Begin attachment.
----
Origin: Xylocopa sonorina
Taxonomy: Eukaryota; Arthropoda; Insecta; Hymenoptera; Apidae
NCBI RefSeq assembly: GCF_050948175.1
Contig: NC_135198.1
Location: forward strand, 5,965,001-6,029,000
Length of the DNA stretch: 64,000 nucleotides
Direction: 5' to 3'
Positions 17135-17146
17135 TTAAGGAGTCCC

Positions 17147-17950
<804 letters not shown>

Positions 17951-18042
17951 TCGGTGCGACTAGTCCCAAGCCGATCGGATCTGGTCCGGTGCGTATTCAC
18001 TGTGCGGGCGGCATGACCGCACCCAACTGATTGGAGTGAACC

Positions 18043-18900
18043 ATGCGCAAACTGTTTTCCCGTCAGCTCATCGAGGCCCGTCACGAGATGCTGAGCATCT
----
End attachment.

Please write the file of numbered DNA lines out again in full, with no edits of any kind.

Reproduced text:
Origin: Xylocopa sonorina
Taxonomy: Eukaryota; Arthropoda; Insecta; Hymenoptera; Apidae
NCBI RefSeq assembly: GCF_050948175.1
Contig: NC_135198.1
Location: forward strand, 5,965,001-6,029,000
Length of the DNA stretch: 64,000 nucleotides
Direction: 5' to 3'
Positions 17135-17146
17135 TTAAGGAGTCCC

Positions 17147-17950
<804 letters not shown>

Positions 17951-18042
17951 TCGGTGCGACTAGTCCCAAGCCGATCGGATCTGGTCCGGTGCGTATTCAC
18001 TGTGCGGGCGGCATGACCGCACCCAACTGATTGGAGTGAACC

Positions 18043-18900
18043 ATGCGCAAACTGTTTTCCCGTCAGCTCATCGAGGCCCGTCACGAGATGCTGAGCATCT